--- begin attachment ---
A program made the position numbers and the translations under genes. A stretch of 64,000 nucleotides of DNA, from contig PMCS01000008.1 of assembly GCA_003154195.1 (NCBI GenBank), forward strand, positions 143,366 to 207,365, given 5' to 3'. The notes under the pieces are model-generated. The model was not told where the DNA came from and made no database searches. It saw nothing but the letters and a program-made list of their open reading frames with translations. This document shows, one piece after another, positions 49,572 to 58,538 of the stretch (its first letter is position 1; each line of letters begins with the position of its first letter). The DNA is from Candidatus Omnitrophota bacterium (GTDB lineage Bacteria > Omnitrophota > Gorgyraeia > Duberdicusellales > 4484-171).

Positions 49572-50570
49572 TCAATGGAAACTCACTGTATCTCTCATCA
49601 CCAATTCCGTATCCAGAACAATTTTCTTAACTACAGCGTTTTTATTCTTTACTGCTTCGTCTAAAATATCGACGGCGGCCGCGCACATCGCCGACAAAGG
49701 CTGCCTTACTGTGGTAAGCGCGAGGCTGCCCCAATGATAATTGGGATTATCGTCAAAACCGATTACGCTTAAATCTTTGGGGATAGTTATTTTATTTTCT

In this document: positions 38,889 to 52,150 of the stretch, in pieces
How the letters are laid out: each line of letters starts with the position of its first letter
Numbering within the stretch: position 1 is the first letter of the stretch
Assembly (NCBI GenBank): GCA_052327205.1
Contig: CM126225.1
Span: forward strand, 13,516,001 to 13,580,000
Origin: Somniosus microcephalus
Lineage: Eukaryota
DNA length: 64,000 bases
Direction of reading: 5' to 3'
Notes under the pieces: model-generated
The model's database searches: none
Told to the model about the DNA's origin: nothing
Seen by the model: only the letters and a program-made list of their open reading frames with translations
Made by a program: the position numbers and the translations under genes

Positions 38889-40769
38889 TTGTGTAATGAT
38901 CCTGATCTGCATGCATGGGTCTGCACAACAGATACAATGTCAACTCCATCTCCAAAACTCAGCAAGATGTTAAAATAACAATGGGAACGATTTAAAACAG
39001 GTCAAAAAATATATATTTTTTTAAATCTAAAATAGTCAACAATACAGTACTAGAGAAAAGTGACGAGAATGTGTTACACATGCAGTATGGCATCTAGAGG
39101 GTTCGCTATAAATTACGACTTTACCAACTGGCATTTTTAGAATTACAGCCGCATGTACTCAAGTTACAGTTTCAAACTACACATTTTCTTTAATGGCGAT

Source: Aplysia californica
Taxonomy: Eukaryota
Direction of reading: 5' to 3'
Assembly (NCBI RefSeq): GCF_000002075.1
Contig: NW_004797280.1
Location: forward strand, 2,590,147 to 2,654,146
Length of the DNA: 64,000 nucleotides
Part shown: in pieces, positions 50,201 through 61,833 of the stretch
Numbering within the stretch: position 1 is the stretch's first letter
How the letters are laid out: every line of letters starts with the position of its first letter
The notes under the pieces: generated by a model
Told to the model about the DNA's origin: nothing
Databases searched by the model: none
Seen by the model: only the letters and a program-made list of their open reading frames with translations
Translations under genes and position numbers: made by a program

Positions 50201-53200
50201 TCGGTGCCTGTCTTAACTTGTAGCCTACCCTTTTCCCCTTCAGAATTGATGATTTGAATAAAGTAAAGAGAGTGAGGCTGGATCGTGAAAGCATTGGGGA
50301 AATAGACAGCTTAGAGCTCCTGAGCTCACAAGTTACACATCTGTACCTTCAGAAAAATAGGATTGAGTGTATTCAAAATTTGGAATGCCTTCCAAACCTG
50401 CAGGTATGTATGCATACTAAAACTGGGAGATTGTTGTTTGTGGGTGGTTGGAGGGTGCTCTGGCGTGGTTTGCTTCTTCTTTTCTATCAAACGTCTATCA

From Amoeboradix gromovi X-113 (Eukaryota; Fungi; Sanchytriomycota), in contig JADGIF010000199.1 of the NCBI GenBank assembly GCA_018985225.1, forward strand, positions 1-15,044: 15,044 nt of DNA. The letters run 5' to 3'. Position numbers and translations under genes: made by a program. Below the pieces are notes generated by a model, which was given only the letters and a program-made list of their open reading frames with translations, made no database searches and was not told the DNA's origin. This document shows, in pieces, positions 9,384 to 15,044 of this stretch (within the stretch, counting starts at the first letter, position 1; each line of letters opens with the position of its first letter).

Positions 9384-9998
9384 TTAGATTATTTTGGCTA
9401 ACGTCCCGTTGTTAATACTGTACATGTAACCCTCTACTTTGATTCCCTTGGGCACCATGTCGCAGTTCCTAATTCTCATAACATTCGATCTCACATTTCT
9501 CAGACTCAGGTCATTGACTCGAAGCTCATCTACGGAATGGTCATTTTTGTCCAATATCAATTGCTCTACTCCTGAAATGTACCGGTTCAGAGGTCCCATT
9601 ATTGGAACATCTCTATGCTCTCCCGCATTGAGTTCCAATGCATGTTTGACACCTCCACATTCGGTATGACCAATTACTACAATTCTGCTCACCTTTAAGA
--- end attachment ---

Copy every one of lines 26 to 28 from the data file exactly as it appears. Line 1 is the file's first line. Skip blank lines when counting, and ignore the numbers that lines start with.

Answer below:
Source: Aplysia californica
Taxonomy: Eukaryota
Direction of reading: 5' to 3'